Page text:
News dalla rete ITA

25 Febbraio 2021



Coles boss Steven Cain says supermarket retailers and other winners from the pandemic face a reckoning in coming months as they cycle sales and profits inflated by pantry stuffing, the shift to working from home and international travel bans. Longer-term, the food and grocery sector might struggle to achieve the sales growth it once enjoyed because immigration, which historically generated a third of annual growth, was likely to remain low. Coles delivered strong December-half profit growth, with net profit rising 14.5 per cent to $560 million, but Mr Cain warned that sales and earnings would come under pressure in the June half as demand moderated, the retailer lapped strong sales achieved last year, and stimulus wore off. Coles’ same-store supermarket sales rose by just 3.3 per cent in January and February compared with 5 per cent growth in the December quarter and 9.7 per cent in the September quarter. Supermarket sales could fall over the next few months and into 2022, Mr Cain said, as Coles lapped the 20 to 30 per cent sales spike during the panic-hoarding phase in March and April last year and 10 per cent growth in the first quarter of 2021. Despite the cautious outlook, Mr Cain said Coles was in better shape than it was pre-pandemic and some COVID-19 headwinds, including the consumer shift to small stores such as Metcash’s IGA network, would reverse as the vaccine was rolled. Coles delivered its first profit growth in four years last year, after higher-than-normal spending on food and liquor offset COVID-related costs, and analysts were forecasting 4 per cent net profit growth for the year. After outperforming Woolworths at the start of the pandemic, analysts say Coles appears to be losing market share, partly because it has more stores in Victoria, whose economy has been hardest hit by the pandemic, and partly because its online business is not as developed as that at Woolworths. Victoria, which had been a major beneficiary of immigration in the past, had seen soft trading in recent weeks as Victorians travelled interstate and moved out of Melbourne to rural areas. The shift to online shopping during the pandemic was likely to prevail, justifying Coles’ investment in two Ocado-operated automated fulfilment centres which are now under construction and which are expected to open in 2023. Coles’ online sales rose 57 per cent in the September quarter and 48 per cent in the December-half but growth slowed to 37 per cent in January and February. Coles launched 90-minute click and collect and last November it unveiled a new subscription-based free delivery service, Coles Plus. The retailer plans to invest $1.1 billion in gross capex this year – $100 million more than initially planned – spending on store renewals, online and supply chain. (ICE SYDNEY)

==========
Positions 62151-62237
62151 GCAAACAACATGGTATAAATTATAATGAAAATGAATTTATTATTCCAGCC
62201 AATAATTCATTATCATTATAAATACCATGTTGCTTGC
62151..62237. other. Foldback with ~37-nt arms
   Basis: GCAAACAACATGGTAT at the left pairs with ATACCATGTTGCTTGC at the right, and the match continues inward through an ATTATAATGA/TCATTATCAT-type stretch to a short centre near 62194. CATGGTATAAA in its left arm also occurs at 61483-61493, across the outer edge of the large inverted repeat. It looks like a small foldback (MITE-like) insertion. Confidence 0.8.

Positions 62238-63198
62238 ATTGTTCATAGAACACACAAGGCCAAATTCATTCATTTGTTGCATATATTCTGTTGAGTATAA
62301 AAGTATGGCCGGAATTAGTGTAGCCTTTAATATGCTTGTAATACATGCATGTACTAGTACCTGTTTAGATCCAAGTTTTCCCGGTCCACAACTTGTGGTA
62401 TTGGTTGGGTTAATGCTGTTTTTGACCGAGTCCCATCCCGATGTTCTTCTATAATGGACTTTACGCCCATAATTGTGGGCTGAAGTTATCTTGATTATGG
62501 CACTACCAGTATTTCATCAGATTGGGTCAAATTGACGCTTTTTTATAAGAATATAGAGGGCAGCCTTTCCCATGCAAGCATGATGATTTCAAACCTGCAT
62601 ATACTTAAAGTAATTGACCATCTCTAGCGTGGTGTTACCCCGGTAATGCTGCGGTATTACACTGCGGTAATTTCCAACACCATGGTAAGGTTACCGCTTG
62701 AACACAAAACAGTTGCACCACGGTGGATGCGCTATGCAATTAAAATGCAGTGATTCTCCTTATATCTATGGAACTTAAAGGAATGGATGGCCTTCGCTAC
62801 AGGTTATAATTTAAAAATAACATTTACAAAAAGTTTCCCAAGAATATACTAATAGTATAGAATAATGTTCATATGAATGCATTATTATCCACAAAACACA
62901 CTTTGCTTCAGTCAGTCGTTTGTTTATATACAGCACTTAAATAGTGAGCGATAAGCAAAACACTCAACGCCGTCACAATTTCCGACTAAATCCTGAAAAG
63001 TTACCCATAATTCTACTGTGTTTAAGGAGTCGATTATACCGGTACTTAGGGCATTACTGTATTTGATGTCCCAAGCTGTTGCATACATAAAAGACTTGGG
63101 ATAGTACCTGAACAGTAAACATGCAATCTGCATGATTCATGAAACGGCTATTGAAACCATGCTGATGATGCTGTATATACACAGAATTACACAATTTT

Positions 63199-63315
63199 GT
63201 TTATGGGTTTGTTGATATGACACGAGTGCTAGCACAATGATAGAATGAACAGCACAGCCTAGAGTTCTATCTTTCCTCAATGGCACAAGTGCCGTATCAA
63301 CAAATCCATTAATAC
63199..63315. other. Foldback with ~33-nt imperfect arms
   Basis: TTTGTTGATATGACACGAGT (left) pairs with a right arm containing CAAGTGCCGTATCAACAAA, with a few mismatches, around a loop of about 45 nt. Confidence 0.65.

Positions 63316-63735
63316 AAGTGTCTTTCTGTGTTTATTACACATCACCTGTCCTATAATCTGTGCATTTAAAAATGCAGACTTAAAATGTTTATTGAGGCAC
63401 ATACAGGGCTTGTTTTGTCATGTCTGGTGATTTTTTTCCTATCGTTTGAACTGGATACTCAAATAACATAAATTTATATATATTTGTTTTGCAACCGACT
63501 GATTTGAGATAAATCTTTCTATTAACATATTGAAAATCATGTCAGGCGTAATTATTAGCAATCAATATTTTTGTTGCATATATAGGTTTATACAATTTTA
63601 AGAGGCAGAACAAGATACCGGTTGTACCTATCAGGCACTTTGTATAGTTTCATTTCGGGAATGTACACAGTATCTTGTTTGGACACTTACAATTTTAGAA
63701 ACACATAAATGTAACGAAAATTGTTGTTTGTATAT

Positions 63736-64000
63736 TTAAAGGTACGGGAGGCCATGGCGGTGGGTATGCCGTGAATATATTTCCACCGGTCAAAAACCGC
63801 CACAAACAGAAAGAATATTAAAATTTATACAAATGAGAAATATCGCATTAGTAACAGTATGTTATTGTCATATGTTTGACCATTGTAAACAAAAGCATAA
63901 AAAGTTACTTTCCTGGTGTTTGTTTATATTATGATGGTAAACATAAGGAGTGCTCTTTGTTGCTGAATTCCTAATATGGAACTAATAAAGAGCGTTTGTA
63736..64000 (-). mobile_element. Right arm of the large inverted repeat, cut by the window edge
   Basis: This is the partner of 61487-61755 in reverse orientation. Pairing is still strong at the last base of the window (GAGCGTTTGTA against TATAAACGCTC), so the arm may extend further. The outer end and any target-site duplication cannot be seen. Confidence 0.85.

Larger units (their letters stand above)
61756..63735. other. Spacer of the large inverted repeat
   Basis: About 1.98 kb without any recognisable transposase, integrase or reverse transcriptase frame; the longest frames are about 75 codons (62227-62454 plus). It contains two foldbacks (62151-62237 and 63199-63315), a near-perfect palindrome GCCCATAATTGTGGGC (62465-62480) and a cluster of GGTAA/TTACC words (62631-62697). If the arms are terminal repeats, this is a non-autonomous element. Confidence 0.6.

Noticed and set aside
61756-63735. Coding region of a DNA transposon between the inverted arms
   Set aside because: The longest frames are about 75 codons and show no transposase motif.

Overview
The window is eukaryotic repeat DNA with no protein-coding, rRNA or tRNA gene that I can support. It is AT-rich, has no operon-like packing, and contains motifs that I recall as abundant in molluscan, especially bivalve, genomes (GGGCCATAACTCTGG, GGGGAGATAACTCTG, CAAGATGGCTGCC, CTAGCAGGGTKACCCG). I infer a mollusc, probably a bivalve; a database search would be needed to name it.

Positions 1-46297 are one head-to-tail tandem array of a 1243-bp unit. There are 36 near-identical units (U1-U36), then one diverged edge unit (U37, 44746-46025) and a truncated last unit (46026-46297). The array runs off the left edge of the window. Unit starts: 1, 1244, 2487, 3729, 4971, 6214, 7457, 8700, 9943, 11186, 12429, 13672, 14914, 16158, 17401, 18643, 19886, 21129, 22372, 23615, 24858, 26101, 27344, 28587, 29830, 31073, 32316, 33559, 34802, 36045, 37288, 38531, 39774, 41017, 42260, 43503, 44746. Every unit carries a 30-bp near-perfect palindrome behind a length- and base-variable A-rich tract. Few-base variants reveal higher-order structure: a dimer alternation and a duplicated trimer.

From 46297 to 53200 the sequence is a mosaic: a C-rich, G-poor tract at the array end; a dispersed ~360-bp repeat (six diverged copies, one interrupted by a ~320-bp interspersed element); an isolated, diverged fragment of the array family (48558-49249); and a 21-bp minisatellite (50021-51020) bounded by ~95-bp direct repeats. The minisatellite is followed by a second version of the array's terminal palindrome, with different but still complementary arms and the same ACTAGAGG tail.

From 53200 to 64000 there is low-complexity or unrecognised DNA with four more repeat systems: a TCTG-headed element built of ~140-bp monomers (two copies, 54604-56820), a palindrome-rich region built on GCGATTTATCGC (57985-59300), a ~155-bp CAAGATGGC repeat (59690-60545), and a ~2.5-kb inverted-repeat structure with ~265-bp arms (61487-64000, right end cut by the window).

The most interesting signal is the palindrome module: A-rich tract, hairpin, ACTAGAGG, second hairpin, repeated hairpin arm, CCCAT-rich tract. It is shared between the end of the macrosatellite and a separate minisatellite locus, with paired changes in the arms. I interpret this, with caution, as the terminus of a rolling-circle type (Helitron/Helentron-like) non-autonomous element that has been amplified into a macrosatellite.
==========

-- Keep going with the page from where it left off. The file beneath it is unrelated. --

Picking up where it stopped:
Fonte notizia: AFR 17.02.2021